But in these changes his personal religious character remained without a spot; he gave the same large liberty to all others which he took for himself, he respected their motives and convictions, and in his controversies with them left no trace of acerbity. His personal services to all the New England colonies, by skillful negotiations with the Indians, which twice saved them from a general war that might have exterminated them, can hardly be overestimated. Bancroft justly characterizes his exertions in breaking the Pequod league as 'a most intrepid and successful achievement,' 'an action as perilous in its execution as it was fortunate in its issue.'

The youthful reader will be grateful for a fuller detail of these facts, which is here attempted in brief. In the fall of 1636, only six months after the flight of Williams into the wilderness, he found that the Indian tribes were forming a league for the destruction of the English, and at once informed the Governor of Massachusetts of the plot in order to save them. Passion ran high on the part of that colony and on the part of the red men, and the Massachusetts government asked him to step in as mediator between them. This was the exile's prompt reply:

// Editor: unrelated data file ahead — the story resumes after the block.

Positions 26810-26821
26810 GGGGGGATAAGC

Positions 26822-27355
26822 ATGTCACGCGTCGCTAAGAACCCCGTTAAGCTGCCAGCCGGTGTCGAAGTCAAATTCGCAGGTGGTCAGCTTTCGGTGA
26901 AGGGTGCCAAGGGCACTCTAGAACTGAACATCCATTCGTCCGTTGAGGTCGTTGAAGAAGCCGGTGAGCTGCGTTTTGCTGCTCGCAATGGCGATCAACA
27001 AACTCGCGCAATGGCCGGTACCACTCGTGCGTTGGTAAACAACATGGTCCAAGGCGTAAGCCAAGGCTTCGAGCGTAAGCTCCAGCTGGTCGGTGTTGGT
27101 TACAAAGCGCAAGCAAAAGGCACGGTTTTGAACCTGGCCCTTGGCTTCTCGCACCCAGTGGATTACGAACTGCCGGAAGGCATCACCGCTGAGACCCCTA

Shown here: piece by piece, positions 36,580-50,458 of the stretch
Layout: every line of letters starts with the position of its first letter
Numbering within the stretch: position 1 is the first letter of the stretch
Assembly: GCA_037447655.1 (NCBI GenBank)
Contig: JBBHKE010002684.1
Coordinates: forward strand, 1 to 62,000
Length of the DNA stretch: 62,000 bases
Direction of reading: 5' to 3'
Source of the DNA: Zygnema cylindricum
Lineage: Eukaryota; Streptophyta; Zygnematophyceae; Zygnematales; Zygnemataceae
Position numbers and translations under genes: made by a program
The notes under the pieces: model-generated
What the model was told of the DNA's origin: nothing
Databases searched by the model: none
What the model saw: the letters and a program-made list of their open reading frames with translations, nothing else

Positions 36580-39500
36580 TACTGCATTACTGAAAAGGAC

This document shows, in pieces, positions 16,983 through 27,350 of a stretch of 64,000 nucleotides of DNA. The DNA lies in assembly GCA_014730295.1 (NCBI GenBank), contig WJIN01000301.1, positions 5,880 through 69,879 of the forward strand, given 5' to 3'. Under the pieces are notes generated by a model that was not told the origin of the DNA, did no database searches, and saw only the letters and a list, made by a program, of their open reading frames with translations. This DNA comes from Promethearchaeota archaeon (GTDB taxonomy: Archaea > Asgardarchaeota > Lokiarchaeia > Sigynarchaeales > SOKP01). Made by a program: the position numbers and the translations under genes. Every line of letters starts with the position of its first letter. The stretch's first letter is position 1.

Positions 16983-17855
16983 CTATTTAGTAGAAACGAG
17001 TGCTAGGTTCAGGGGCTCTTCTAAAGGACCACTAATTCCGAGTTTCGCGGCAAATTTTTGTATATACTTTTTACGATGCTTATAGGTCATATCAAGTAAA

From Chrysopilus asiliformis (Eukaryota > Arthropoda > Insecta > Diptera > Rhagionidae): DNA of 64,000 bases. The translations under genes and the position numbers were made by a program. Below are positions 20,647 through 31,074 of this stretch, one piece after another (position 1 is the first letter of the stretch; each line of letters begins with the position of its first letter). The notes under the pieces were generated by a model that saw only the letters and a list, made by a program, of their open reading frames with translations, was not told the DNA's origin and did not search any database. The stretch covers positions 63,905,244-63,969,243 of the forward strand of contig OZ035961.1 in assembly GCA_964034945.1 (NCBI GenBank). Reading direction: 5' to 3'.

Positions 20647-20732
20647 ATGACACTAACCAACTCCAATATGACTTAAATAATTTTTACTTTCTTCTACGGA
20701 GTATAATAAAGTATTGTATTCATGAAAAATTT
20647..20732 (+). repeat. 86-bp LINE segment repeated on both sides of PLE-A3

'The Lord helped me immediately to put my life into my hand, and, scarce acquainting my wife, to ship myself alone, in a poor canoe, and to cut through a stormy wind, with great seas, every minute in hazard of life, to the sachems' house. Three days and nights my business forced me to lodge and mix with the bloody Pequod ambassadors, whose hands and arms, me thought, reeked with the blood of my countrymen, murdered and massacred by them on Connecticut River, and from whom I could not but nightly look for their bloody knives at my own throat also. God wonderously preserved me, and helped me to break to pieces the Pequods' negotiation and design; and to make and finish, by many travels and charges, the English league with the Narragansetts and Mohegans against the Pequods.'

This resulted in a lasting treaty of peace, which was written in English, which language the Indians could not understand, and a copy was sent by Massachusetts to Williams, with the request that he would interpret it to them. Thus, the illustrious exile served and saved the country from whence he was banished, while his bones were yet aching with the hardships of his journey, in beautiful illustration of his Master's words, Luke 6:22,23,27,28. With the artless simplicity of a child, he tells Winthrop of his interview with Canonicus, the great chief, in the interests of Massachusetts.